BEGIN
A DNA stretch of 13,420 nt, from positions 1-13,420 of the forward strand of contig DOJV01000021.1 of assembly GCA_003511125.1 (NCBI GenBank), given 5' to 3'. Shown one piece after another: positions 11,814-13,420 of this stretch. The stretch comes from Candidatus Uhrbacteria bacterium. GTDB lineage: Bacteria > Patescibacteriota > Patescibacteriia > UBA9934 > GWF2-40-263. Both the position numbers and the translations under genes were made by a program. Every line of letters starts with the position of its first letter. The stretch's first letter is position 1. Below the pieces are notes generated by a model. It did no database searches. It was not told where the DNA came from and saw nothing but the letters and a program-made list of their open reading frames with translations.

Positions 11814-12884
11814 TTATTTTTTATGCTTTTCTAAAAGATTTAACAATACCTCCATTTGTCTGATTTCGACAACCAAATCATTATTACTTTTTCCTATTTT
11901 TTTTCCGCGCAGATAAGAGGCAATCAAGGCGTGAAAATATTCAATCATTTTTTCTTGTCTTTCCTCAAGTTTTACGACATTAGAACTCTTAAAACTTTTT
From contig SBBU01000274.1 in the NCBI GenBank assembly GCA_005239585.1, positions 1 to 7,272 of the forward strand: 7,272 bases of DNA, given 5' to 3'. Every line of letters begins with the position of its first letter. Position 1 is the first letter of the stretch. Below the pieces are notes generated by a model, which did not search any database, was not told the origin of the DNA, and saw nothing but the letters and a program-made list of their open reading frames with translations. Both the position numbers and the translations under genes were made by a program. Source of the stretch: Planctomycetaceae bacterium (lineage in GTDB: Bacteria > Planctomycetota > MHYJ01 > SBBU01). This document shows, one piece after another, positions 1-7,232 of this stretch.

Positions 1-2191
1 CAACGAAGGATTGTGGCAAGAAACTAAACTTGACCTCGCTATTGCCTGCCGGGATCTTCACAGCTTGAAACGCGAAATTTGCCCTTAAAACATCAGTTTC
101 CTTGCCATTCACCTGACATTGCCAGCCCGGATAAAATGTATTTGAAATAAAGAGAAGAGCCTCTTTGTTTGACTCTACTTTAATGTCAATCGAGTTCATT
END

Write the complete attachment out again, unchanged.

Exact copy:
A DNA stretch of 13,420 nt, from positions 1-13,420 of the forward strand of contig DOJV01000021.1 of assembly GCA_003511125.1 (NCBI GenBank), given 5' to 3'. Shown one piece after another: positions 11,814-13,420 of this stretch. The stretch comes from Candidatus Uhrbacteria bacterium. GTDB lineage: Bacteria > Patescibacteriota > Patescibacteriia > UBA9934 > GWF2-40-263. Both the position numbers and the translations under genes were made by a program. Every line of letters starts with the position of its first letter. The stretch's first letter is position 1. Below the pieces are notes generated by a model. It did no database searches. It was not told where the DNA came from and saw nothing but the letters and a program-made list of their open reading frames with translations.

Positions 11814-12884
11814 TTATTTTTTATGCTTTTCTAAAAGATTTAACAATACCTCCATTTGTCTGATTTCGACAACCAAATCATTATTACTTTTTCCTATTTT
11901 TTTTCCGCGCAGATAAGAGGCAATCAAGGCGTGAAAATATTCAATCATTTTTTCTTGTCTTTCCTCAAGTTTTACGACATTAGAACTCTTAAAACTTTTT
From contig SBBU01000274.1 in the NCBI GenBank assembly GCA_005239585.1, positions 1 to 7,272 of the forward strand: 7,272 bases of DNA, given 5' to 3'. Every line of letters begins with the position of its first letter. Position 1 is the first letter of the stretch. Below the pieces are notes generated by a model, which did not search any database, was not told the origin of the DNA, and saw nothing but the letters and a program-made list of their open reading frames with translations. Both the position numbers and the translations under genes were made by a program. Source of the stretch: Planctomycetaceae bacterium (lineage in GTDB: Bacteria > Planctomycetota > MHYJ01 > SBBU01). This document shows, one piece after another, positions 1-7,232 of this stretch.

Positions 1-2191
1 CAACGAAGGATTGTGGCAAGAAACTAAACTTGACCTCGCTATTGCCTGCCGGGATCTTCACAGCTTGAAACGCGAAATTTGCCCTTAAAACATCAGTTTC
101 CTTGCCATTCACCTGACATTGCCAGCCCGGATAAAATGTATTTGAAATAAAGAGAAGAGCCTCTTTGTTTGACTCTACTTTAATGTCAATCGAGTTCATT